What is a "slump test" for concrete?


This is a frequently asked question. The purpose and process of a slump test may be the best way to answer the question. The purpose of a slump test is to determine the consistency or texture of fresh concrete and to check its uniformity. Uniformity or consistency of concrete is important to a successful concrete project. The "slump" test is based on American Society for Testing and Materials C 143 "Standard Test Method for Slump of Portland Cement Concrete."

The visual part of a slump test should be part of this answer. There is a sturdy metal cone, the cone is open at the top and bottom. Cone is a good description for this equipment, because the top is more narrow in diameter than the bottom. The entire cone is twelve inches high. There are simple handles on the sides of the cone. The handles allow the tester to hold the cone down or lift it up with ease.

The hollow metal cone is filled with fresh concrete in a very precise set of steps. In general the cone is filled in three lifts and each lift is rodded 25 times to consolidate the lifts of concrete. All this is done while the cone is held firmly against a flat firm surface. The term rodding refers to a stabbing motion performed with a long metal rod, twenty-four inches in length and 5/8" in diameter. The use of a chunk of rebar rod is not considered proper.

The cone is full of compacted or rodded concrete and now begins the delicate part of the "slump" test. The person performing the slump test must lift the cone off the fresh concrete in a manner not to disturb the concrete. Anyone that has used a drinking cup to mold a mound of damp sand knows the cup or cone must be lifted straight up and avoid bumping the molded sand. The same care is required in lifting the slump cone up off the fresh concrete.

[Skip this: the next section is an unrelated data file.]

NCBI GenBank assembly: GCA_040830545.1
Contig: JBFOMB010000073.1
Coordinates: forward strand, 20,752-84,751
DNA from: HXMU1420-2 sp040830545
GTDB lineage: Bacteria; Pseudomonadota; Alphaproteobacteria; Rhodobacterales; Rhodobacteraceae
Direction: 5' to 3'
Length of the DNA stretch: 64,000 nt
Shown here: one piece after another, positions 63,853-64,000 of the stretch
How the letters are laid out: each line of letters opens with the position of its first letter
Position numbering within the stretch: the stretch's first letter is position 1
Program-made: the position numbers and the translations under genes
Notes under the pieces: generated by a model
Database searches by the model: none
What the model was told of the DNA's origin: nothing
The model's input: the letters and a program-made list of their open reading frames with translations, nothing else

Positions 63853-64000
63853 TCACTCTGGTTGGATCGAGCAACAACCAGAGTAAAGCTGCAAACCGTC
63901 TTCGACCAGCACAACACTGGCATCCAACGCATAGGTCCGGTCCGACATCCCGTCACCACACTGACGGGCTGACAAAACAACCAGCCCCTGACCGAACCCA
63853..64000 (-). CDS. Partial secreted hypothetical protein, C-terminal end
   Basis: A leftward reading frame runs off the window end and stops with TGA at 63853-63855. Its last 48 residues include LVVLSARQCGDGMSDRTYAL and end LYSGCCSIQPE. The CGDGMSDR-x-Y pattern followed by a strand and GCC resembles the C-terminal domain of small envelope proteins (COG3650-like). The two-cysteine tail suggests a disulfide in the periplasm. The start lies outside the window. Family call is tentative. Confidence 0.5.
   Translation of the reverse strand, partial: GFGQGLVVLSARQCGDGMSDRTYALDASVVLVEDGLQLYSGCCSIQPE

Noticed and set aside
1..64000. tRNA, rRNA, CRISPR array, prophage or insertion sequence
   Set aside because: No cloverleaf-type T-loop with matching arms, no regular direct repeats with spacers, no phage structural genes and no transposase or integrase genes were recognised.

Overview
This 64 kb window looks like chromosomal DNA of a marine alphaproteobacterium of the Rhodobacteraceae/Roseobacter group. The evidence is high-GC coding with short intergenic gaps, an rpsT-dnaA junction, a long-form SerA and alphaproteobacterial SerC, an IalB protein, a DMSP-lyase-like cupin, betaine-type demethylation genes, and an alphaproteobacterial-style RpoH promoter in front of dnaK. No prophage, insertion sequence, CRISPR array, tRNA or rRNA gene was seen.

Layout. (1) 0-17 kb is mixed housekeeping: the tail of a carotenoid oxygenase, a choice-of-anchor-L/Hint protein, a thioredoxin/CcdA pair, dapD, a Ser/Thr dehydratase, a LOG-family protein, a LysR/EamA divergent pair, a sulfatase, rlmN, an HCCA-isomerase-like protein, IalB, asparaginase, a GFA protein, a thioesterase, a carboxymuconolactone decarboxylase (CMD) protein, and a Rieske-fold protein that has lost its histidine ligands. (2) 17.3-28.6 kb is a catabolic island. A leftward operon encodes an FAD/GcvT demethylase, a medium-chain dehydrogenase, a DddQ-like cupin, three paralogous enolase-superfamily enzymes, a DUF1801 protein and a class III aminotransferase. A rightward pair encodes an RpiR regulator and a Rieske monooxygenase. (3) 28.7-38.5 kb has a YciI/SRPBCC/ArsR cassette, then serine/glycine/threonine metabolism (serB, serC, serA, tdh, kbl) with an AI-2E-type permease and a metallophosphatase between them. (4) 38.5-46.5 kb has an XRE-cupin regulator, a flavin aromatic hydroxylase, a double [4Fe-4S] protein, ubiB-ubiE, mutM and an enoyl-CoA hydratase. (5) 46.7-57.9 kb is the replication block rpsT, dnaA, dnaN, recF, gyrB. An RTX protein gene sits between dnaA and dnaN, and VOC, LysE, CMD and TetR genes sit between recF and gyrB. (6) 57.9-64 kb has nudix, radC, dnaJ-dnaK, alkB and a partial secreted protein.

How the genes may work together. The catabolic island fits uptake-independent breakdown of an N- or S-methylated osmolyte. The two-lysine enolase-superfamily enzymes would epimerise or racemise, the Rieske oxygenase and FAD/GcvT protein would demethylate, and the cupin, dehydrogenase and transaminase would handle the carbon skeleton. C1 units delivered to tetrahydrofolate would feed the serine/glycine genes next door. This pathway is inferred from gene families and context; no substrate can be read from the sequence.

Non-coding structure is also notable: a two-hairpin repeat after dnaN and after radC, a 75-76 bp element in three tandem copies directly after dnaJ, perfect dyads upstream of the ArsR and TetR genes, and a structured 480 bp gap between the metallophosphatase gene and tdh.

Slump is then observed by the person performing the test. The top of the fresh concrete "slumps" down towards the ground and the slump cone is placed next to the pile of concrete. The slump cone is used as pedestal or support for a straight edge to bridge over the pile of fresh concrete. A ruler is extended down from the straight edge to the original top and center of the concrete pile. The distance between the bottom of the straight edge and the top of the concrete is reported to the nearest one-quarter inch. The term "a four inch slump" means the distance between the bottom of the straight edge and the top of the original center of the pile of concrete is 4 inches.

Since the metal cone is twelve inches tall the slump could never be more than twelve inches. Typical slumps are three inches, four inches, to as much as nine inches for concrete with special additives to make it very plastic in "slump."

Thus, slump is used to give a person a reference to the consistency of the concrete, terms like wet, dry, runny, etc., are not precise enough, slump is a much better way to describe the consistency of the concrete.